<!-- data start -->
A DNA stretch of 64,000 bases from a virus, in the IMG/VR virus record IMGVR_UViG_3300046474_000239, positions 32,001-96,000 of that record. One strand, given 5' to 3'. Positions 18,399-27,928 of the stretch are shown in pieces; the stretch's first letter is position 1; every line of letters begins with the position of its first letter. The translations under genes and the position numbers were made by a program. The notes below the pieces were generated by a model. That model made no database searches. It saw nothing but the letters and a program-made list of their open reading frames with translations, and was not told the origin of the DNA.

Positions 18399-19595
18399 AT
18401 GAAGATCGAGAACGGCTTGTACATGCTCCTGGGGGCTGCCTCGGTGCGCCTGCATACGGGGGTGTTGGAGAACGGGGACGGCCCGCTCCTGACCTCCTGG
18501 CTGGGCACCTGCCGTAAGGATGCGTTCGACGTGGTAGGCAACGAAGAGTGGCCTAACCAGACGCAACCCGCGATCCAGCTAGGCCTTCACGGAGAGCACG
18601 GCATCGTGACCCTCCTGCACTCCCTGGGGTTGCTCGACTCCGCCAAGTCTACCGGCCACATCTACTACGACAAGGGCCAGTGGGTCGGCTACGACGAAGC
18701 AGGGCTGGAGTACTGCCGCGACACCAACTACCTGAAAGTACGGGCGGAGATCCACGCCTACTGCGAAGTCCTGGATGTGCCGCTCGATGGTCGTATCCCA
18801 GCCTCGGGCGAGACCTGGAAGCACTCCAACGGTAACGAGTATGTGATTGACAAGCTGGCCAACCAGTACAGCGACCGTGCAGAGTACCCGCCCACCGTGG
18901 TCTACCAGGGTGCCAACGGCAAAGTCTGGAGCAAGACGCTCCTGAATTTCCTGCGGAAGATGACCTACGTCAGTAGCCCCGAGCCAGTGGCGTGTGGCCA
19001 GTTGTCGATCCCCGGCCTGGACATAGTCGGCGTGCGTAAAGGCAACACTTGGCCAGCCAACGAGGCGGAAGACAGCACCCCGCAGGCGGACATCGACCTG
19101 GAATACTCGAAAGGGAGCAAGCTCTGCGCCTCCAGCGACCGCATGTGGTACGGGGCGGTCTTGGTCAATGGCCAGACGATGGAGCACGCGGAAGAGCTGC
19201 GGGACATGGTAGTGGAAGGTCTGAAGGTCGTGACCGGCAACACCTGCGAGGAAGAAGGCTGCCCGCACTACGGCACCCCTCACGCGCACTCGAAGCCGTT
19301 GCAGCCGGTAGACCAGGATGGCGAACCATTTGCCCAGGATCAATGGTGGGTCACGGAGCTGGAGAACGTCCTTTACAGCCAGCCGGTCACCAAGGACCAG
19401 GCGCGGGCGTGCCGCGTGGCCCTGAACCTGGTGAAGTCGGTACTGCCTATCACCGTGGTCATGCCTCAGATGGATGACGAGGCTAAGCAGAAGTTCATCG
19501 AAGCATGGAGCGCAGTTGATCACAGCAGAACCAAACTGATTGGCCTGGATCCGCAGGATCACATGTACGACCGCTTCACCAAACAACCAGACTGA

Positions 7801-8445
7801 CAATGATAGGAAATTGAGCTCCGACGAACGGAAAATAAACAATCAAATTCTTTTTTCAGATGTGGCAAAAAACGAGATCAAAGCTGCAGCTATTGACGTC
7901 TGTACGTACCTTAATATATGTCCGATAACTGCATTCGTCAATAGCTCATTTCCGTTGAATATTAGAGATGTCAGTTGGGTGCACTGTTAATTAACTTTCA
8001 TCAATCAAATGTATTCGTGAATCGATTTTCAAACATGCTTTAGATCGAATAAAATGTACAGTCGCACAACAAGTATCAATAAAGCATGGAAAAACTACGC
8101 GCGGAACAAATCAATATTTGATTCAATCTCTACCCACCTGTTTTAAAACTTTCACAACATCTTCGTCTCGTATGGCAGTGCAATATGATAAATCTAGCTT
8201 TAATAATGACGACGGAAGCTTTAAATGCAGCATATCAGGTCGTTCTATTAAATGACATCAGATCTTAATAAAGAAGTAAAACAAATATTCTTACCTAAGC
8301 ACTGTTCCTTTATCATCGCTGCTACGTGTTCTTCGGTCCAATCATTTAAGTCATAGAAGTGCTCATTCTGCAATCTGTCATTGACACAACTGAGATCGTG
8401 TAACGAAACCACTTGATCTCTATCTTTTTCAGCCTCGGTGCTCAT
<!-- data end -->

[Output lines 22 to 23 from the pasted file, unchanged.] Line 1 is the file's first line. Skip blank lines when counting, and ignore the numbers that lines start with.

8301 ACTGTTCCTTTATCATCGCTGCTACGTGTTCTTCGGTCCAATCATTTAAGTCATAGAAGTGCTCATTCTGCAATCTGTCATTGACACAACTGAGATCGTG
8401 TAACGAAACCACTTGATCTCTATCTTTTTCAGCCTCGGTGCTCAT